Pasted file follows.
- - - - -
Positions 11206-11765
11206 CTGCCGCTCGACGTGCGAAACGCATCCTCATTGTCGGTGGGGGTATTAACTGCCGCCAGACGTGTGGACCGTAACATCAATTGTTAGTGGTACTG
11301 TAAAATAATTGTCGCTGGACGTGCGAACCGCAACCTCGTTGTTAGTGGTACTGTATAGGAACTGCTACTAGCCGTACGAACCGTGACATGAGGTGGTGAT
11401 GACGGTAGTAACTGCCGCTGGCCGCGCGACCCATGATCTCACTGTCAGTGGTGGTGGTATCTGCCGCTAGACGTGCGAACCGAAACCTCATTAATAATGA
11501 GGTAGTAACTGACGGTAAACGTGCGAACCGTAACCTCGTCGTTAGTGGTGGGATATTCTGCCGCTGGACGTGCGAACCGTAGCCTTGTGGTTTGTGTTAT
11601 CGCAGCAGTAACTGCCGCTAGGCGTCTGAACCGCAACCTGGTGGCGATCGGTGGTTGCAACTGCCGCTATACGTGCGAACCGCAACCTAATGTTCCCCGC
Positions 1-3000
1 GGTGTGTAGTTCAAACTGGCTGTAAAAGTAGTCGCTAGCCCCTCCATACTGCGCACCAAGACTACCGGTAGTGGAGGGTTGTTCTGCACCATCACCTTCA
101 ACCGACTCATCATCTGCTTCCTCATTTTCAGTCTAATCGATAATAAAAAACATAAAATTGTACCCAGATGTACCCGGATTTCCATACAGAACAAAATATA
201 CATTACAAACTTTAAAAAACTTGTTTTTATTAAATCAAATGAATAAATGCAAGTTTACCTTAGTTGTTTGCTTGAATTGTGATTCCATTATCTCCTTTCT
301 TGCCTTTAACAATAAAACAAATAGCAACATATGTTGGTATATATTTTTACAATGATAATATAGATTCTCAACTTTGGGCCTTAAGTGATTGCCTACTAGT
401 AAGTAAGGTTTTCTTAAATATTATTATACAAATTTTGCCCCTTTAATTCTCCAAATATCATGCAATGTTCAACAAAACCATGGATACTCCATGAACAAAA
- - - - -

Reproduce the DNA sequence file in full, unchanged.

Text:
Positions 11206-11765
11206 CTGCCGCTCGACGTGCGAAACGCATCCTCATTGTCGGTGGGGGTATTAACTGCCGCCAGACGTGTGGACCGTAACATCAATTGTTAGTGGTACTG
11301 TAAAATAATTGTCGCTGGACGTGCGAACCGCAACCTCGTTGTTAGTGGTACTGTATAGGAACTGCTACTAGCCGTACGAACCGTGACATGAGGTGGTGAT
11401 GACGGTAGTAACTGCCGCTGGCCGCGCGACCCATGATCTCACTGTCAGTGGTGGTGGTATCTGCCGCTAGACGTGCGAACCGAAACCTCATTAATAATGA
11501 GGTAGTAACTGACGGTAAACGTGCGAACCGTAACCTCGTCGTTAGTGGTGGGATATTCTGCCGCTGGACGTGCGAACCGTAGCCTTGTGGTTTGTGTTAT
11601 CGCAGCAGTAACTGCCGCTAGGCGTCTGAACCGCAACCTGGTGGCGATCGGTGGTTGCAACTGCCGCTATACGTGCGAACCGCAACCTAATGTTCCCCGC
Positions 1-3000
1 GGTGTGTAGTTCAAACTGGCTGTAAAAGTAGTCGCTAGCCCCTCCATACTGCGCACCAAGACTACCGGTAGTGGAGGGTTGTTCTGCACCATCACCTTCA
101 ACCGACTCATCATCTGCTTCCTCATTTTCAGTCTAATCGATAATAAAAAACATAAAATTGTACCCAGATGTACCCGGATTTCCATACAGAACAAAATATA
201 CATTACAAACTTTAAAAAACTTGTTTTTATTAAATCAAATGAATAAATGCAAGTTTACCTTAGTTGTTTGCTTGAATTGTGATTCCATTATCTCCTTTCT
301 TGCCTTTAACAATAAAACAAATAGCAACATATGTTGGTATATATTTTTACAATGATAATATAGATTCTCAACTTTGGGCCTTAAGTGATTGCCTACTAGT
401 AAGTAAGGTTTTCTTAAATATTATTATACAAATTTTGCCCCTTTAATTCTCCAAATATCATGCAATGTTCAACAAAACCATGGATACTCCATGAACAAAA